This Lent, we’ve been going through a series meditating on some of the implications of the fact that we worship a God who was “slain before the foundations of the world”–in eternity past–and therefore has some aspect of “slain-ness” to his very nature.

In the last couple of posts, we’ve been focusing on what this means for the many references in which the Bible says that the world was created “through Jesus”. What might it mean that the world came into being through a suffering and slain Lord? What might it mean for our own suffering?

This got me thinking about Evolution.

Obviously, the main vehicle driving Natural Selection is death and dying. This is one of the biggest hindrances that Christians have to the idea of Evolution. If our usual categories are correct of a “good” creation “falling”, and only then ushering “death” into the world, how does the thoughtful Christian deal with the realities of Evolution?

I think this Lenten idea of God’s “slain-ness” can help.
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Christ’s Heart Breaking in Us | Lent {5}


Lent is a season in which God’s people meditate on the slaying of Jesus on the Cross and all that is within them (and outside of them) that made that Cross necessary. So to that end, we’ve been doing a series meditating on the fact that Christ is the Lamb who was “slain before the foundations of the world”. We’ve been thinking through what it might mean that Jesus, in some sense, has been suffering for all time.

[suffering]

We’ve said that the Cross was an in-breaking of the suffering essence of God into our world. Think of it as a volcano that emerges after a millennia of quiet tectonic plate shifts. Eternity and infinity–past, present and future–break into the world at the Cross; eternity is the backdrop against which the death of Christ occurs.

We’ve also said that the world has a certain “slain-ness” to it as well, due to being created “through” a slain and suffering Christ.

Today I want to ask: What might that mean for our own suffering and death?
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prayer & reflections for Lent, wk4 (3.18-24.2012)


prayer for the day.

Gracious Father, whose blessed Son Jesus Christ came down from heaven to be the true bread which gives life to the world: Evermore give us this bread, that he may live in us, and we in him; who lives and reigns with you and the Holy Spirit, one God, now and forever. Amen.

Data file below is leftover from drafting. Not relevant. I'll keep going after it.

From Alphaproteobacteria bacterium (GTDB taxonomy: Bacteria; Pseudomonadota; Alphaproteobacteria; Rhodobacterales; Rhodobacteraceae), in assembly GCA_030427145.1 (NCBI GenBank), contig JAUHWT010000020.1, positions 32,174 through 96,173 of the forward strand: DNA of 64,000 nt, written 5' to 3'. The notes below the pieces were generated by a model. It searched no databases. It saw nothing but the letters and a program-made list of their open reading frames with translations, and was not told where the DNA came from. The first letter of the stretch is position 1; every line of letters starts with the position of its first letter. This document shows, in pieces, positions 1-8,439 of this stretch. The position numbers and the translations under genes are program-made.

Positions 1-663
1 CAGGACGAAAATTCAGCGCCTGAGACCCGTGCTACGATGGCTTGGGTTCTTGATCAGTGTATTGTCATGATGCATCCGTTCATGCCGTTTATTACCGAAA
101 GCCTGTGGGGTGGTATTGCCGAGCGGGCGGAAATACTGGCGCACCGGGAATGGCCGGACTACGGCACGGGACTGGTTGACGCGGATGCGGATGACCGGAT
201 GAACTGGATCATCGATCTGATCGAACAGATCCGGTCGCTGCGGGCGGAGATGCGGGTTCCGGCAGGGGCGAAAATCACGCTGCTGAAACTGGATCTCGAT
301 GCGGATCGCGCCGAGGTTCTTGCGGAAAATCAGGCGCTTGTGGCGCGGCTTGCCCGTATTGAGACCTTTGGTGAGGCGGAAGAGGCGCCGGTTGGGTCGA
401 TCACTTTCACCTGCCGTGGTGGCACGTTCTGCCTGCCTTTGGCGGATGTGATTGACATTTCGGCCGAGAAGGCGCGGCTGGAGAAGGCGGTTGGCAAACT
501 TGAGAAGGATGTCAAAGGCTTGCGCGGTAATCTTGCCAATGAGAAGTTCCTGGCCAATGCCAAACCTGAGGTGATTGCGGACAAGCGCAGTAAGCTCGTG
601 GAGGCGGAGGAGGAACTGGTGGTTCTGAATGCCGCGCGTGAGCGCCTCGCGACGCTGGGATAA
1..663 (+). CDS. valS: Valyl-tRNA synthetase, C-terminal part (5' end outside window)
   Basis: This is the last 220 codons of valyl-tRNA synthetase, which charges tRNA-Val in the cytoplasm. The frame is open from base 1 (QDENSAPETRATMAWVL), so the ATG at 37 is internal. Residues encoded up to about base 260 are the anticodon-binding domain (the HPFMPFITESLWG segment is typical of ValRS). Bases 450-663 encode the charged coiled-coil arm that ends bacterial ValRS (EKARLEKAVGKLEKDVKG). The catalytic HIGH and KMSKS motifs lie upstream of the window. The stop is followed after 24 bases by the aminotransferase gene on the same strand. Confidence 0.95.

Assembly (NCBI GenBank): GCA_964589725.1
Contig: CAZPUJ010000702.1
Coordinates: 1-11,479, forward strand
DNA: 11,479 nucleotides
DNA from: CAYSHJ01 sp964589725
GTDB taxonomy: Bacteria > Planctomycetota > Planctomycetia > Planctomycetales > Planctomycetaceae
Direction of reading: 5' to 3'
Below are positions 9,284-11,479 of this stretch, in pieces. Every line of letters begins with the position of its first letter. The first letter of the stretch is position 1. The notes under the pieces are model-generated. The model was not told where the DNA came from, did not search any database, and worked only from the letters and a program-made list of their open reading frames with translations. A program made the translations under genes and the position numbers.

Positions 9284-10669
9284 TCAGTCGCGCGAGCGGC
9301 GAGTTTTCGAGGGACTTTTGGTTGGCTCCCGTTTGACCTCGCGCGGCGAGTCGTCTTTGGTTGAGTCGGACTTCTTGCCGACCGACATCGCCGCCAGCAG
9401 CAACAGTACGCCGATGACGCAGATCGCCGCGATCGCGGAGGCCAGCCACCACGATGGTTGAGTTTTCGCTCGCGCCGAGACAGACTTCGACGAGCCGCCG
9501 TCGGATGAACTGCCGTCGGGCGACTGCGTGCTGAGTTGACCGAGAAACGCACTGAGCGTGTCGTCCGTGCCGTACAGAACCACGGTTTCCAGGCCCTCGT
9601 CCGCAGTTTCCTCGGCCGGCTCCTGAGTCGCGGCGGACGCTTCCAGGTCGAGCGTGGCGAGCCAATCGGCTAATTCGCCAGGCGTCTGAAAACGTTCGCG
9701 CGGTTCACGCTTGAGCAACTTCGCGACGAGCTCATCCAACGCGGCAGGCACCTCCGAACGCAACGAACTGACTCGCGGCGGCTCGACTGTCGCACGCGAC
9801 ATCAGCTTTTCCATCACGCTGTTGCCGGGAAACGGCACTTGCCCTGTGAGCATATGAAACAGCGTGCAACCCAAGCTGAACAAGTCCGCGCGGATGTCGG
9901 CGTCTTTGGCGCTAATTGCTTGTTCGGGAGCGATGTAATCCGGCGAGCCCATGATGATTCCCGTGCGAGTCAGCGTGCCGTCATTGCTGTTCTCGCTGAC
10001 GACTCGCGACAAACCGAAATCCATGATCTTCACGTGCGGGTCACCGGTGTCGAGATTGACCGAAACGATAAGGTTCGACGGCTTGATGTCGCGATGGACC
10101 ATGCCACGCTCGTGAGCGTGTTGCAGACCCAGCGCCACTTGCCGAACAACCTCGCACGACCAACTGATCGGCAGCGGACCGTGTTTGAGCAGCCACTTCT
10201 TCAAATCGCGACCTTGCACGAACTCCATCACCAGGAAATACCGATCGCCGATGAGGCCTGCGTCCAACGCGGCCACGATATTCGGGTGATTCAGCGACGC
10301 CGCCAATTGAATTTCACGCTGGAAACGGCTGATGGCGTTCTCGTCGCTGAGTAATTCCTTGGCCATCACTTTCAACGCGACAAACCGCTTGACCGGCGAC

(from the liberti Lent & Easter 2012 prayerbook & the Book of Common Prayer)

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Creation: a suffering world through a suffering Lord | Lent {4}


Lent is a season in which God’s people meditate on the slaying of Jesus on the Cross and all that is within them (and the world) that made that Cross necessary. To that end, we’ve been meditating on the fact that Christ is the Lamb who was “slain before the foundations of the world”. We’ve been thinking through what it might mean that Jesus, in some sense, has been suffering for all time (and some theological issues along the way).

So far, we’ve talked about how this is a reflection of an eternal attribute of Jesus. There has been an aspect of suffering and death woven into the depths of his nature and character since before time began.

But at some point, time began.
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Lent-erpretative Musings {a theological interlude} {3b}


This is the second part of a post in which I’m talking about some of my guttural objections to some of the ways I’m treating the Bible for my ongoing Lent series, and then my responses to my own doubts. [Part 1]

_____________

This would not at all have been in the minds of the original writers. The original writers, at most, it seems, would have seen themselves talking about how God simply “ordained” Jesus’ death since eternity past. They probably were not thinking about making a statement about a “slain” and suffering aspect to the nature of God.

My responses: There is no mainstream view of the Bible that I know of that holds that each of the biblical writers had the fullness of theological knowledge at their disposal. They were still human (and poor, uneducated humans at that!).
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prayer & reflections for Lent, wk3 (3.11-17.2012)


prayer for the day.

Almighty God, you know that we have no power in ourselves to help ourselves: Keep us both outwardly in our bodies and inwardly in our souls, that we may be defended from all adversities which may happen to the body, and all evil thoughts which may assault and hurt the soul; through Jesus Christ our Lord, who lives and reigns with you and the Holy Spirit, one God, for ever and ever. Amen.
(from the liberti Lent & Easter 2012 prayerbook & the Book of Common Prayer)